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The organization, based in Berkeley, California, has its roots in the Jesus People movement of the late 1960s, but the Spiritual Counterfeits Project itself was formed in 1973.
In the name of truth, sophisticated lies are fed to unwary people who live in and shape our world. SCP's mandate is to communicate with our generation by creating crossover material that alerts and informs about the very real dangers of the latest deceptions. It is a critical mission at a critical time.
SCP has been involved in two high-profile lawsuits:
Malnak v. Yogi, was SCP's legal challenge to Transcendental Meditation (TM) in the public school [See Malnak v. Yogi, 440 F. Supp. 1284 (1977) and appeals court opinion: 592 F. 2nd 197 (1979)].
TM represented itself as a non-religious activity and was promoted as the Science of Creative Intelligence (SCI). According to SCP, TM was not religiously neutral and SCI was based on Maharishi Mahesh Yogi's Hindu faith. The judge concluded that TM/SCI are "religious in nature within the context of the Establishment Clause of the First Amendment of the United States Constitution, and the teaching thereof in the New jersey public schools is therefore unconstitutional."
Witness Lee et al v. Neil Duddy et al, was a religious defamation case brought by the so-called Local Church - which theologically is a cult of Christianity - against the author of a book titled, The God-Men and against SCP. While the book was published by InterVarsity Press, author Neil Duddy was said to have relied in SCP's research.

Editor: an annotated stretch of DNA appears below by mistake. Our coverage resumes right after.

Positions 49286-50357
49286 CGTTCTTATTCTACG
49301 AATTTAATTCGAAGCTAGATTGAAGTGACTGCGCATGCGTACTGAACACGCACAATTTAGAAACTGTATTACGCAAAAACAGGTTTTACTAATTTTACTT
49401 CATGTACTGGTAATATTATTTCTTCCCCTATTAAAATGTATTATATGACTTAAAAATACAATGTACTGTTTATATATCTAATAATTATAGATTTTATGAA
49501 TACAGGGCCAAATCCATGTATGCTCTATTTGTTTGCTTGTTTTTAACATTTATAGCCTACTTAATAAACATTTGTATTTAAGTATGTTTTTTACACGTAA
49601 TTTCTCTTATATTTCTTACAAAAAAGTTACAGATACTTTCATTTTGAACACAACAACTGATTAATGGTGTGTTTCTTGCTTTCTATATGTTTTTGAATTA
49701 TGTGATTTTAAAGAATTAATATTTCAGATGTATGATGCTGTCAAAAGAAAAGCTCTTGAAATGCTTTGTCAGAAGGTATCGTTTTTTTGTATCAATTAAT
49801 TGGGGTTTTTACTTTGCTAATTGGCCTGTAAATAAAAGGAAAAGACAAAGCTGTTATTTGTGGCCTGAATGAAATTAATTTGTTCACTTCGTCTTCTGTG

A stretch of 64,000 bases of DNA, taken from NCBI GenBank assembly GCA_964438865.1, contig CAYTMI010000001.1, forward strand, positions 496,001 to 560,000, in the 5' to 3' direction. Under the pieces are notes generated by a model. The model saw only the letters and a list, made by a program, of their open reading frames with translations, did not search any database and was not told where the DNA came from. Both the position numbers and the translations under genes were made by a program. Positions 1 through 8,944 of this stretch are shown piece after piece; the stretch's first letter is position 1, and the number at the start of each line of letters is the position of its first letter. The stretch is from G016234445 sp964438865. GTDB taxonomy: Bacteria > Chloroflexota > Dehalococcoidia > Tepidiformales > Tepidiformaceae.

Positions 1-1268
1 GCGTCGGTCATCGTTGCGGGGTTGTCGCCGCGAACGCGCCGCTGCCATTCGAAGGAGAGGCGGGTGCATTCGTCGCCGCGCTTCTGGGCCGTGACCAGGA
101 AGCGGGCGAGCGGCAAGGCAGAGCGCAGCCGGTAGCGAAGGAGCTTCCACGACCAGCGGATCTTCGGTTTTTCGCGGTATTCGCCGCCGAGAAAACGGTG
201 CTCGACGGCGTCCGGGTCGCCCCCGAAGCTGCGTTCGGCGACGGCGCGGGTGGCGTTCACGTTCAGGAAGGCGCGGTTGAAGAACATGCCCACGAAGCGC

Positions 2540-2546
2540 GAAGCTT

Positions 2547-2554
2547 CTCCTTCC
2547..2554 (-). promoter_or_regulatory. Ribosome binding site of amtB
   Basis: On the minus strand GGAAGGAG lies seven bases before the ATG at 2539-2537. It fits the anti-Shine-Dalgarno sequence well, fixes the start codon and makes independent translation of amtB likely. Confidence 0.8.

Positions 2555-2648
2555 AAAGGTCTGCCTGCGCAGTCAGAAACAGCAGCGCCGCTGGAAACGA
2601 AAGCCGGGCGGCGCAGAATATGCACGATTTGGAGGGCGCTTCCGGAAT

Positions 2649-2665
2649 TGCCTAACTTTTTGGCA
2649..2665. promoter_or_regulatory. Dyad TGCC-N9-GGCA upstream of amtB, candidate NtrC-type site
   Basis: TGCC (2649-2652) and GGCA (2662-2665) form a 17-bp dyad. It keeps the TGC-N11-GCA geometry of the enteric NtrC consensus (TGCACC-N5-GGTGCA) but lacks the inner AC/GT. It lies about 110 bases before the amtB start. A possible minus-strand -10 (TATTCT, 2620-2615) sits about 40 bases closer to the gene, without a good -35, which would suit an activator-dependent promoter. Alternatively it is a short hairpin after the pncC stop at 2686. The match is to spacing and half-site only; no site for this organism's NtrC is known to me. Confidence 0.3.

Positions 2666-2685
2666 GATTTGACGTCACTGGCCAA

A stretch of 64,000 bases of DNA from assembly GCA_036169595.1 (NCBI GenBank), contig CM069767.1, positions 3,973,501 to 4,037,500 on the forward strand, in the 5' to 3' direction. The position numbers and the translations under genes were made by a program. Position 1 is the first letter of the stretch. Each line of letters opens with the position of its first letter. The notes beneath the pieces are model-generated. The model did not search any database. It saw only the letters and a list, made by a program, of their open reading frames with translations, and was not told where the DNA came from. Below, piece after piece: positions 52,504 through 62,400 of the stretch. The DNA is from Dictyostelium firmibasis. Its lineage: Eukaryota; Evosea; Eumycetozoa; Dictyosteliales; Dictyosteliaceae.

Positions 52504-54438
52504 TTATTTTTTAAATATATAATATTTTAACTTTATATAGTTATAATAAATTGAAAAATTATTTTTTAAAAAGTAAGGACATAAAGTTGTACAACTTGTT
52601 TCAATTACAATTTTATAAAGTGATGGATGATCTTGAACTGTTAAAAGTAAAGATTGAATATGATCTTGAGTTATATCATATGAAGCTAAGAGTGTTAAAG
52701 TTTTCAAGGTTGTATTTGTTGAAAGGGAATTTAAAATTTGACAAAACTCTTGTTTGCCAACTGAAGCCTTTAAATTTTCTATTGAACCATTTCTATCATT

The Local Church was of the opinion that Neil Duddy, and by extension SCP, had committed libel by declaring its teachings to be heretical.
The legal tactics employed by the church depleted SCP's financial resources to such an extend that it was unable to pay its defense lawyers. When the latter withdrews from the case, SCP decided to file for a reorganizational bankruptcy. This resulted in SCP being officially cancelled out as a defendant in the lawsuit. When the case was heard, in May 1985, it was uncontested by any of the defendants, none of whom appeared in court. The judge awarded the case to the Local Church, with damages against the defendants.
Brooks Alexander, at the time SCP's president, addressed the case in an article titled, "When Talk Isn't Cheap and Speech Isn't Free: The Abuse of Libel Law."
Among the expert witnesses who testified on behalf of the Local Church was J. Gordon Melton, a United Methodist minister, is the Director of the Institute for the Study of American Religion. His input in this case contributed to Melton's reputation as a cult apologist, and demonstrated his self-professed inability to discern between heresy and orthodoxy.
Spiritual Counterfeits Project is the only major apologetics ministry to provide a free-of-charge telephone hotline to the public: (510) 540-5767.
The Access Line is open to the public at no charge three days a week, Monday, Wednesday and Friday from 2:00 p.m. to 5:00 p.m. West Coast Time (or 5-8 Eastern Standard Time). It is only one of our ministries interfacing with public need and making available our over 6,000 files on different cults and groups around the world. But we are more than just information brokers. Most of those of us on staff became Christians after having gone through any number of New Age and cultic alternatives. So we can speak from experience with insight.
- Source: Access Counseling Hotline, SCP website
Other materials, such as books, audio/video, and information packets are also available.
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